There was a time in ODI cricket when teams looked for a decent start with the bat. Yes, just the decent start. Keeping wickets in hand and playing defensively was the trend.
In the middle of the 90s, though, this trend went for a toss. Why? Because Sanath Jayasuriya had arrived. Jayasuriya played his first ODI match in 1989 but the 90s saw him becoming a nightmare for the bowlers. He, along with his opening partner Romesh Kaluwitharana, started the new trend in ODI cricket – to score as many runs in the first 15 overs as possible. The first 15 overs were the unofficial power-plays in that phase, in which just two players from the fielding side remain outside the 30-yard circle. Jayasuriya and Kalu took advantage of what was considered a boon for the bowlers. Together, they changed the whole game.
Jayasuriya’s greatness lies in the fact that, even after 7 years of his retirement, Sri Lanka have not been able to find his suitable replacement. There were many left-handed batsmen who came and went but nobody could match the charm of Sanath Jayasuriya.
The former Sri Lankan great, who celebrates his birthday on 30th June, has played some of the most inspiring knocks during his playing days. In the 1996 World Cup, he played a blistering knock of 82 runs off just 44 balls against England in the quarter-finals. That same winter, against Pakistan in Singapore, he smashed 134 off only 65 balls, and later a 17-ball 50.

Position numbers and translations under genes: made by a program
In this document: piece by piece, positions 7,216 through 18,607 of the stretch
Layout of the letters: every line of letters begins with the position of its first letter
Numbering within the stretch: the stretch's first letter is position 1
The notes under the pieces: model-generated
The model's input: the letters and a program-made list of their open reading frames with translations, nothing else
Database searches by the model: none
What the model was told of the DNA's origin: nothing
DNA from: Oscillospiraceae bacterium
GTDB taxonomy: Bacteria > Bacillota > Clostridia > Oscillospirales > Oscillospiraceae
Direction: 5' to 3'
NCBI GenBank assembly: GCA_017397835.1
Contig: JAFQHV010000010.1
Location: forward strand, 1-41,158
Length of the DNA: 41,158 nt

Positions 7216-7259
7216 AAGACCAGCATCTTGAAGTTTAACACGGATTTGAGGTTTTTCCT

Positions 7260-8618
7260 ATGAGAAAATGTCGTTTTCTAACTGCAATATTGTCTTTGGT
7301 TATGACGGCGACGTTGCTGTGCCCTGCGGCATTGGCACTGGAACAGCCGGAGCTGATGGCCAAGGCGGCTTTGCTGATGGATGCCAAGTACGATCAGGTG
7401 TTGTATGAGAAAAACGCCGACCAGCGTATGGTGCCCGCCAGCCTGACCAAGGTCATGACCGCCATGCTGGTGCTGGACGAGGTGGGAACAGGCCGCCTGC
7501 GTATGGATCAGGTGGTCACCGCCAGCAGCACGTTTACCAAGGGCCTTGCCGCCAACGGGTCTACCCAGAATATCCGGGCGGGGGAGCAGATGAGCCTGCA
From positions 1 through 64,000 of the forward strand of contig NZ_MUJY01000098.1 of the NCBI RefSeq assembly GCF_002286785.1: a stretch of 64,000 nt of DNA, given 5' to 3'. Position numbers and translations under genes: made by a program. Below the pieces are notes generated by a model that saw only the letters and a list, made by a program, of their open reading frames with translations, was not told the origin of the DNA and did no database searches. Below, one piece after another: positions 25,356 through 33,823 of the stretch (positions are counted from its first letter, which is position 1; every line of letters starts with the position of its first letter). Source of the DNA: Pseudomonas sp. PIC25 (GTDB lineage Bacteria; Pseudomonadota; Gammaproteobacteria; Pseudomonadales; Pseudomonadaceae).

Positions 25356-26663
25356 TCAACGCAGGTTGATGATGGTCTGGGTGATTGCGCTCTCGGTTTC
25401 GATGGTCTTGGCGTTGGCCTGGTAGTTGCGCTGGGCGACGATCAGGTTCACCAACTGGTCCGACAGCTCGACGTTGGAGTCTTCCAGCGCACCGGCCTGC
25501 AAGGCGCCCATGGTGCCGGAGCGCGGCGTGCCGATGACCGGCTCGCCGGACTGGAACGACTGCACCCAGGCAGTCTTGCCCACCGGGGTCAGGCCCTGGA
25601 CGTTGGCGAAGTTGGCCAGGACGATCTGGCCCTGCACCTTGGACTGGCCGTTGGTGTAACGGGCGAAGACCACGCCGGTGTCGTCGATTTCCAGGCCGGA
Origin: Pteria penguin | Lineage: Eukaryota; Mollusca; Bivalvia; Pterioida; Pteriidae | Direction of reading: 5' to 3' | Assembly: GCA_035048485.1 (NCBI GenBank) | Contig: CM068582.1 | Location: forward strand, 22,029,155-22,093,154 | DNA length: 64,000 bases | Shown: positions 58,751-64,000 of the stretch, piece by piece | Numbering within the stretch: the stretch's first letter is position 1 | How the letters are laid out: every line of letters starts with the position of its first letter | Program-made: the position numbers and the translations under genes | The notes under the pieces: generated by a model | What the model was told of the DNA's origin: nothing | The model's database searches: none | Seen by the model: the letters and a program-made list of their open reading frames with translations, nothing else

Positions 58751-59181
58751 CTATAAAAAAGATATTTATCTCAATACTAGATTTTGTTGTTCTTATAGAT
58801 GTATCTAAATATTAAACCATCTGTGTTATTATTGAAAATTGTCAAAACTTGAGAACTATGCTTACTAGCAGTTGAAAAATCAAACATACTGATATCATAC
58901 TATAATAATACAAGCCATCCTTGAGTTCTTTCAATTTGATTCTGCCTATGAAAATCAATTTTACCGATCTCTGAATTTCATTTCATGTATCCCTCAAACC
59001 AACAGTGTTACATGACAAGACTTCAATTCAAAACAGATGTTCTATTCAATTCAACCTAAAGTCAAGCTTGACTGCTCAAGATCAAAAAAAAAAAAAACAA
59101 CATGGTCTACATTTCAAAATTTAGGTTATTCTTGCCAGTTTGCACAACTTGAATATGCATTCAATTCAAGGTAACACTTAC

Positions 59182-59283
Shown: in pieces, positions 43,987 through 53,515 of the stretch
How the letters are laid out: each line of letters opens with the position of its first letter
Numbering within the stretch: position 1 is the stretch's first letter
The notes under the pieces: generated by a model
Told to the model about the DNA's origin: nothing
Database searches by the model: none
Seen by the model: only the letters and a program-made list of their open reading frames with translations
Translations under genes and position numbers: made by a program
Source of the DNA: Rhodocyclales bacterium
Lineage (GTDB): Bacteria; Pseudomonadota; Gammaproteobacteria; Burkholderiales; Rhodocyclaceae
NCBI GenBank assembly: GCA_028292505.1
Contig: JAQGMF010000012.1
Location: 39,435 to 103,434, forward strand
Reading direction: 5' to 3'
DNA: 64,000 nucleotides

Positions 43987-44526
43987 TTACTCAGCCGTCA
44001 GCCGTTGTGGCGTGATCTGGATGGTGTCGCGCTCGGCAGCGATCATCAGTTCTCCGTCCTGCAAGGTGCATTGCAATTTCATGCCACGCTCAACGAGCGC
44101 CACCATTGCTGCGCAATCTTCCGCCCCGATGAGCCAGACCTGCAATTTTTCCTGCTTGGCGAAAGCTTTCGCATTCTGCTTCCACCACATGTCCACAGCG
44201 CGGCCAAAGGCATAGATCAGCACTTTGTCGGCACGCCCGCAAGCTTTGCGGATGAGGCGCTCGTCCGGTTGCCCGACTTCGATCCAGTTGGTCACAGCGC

His best ODI innings though came against India in the Sharjah Cup in 2000. Jayasuriya looked in great touch from the start in that innings. The early onslaught from his willow saw Venkatesh Prasad and Zaheer Khan losing the line and length.
Ganguly was frustrated of making field changes as Jayasuriya would find the gap even between the two legs that day. The stylish left-handed bat played all the shots in the textbook to reach another ODI century. After thrashing all the Indian bowlers all over the ground, Jayasuriya, on 189, fell to the ordinary bowling of Sourav Ganguly, just 11 runs short of a double ton and 5 runs short of the highest individual score in ODIs at that time.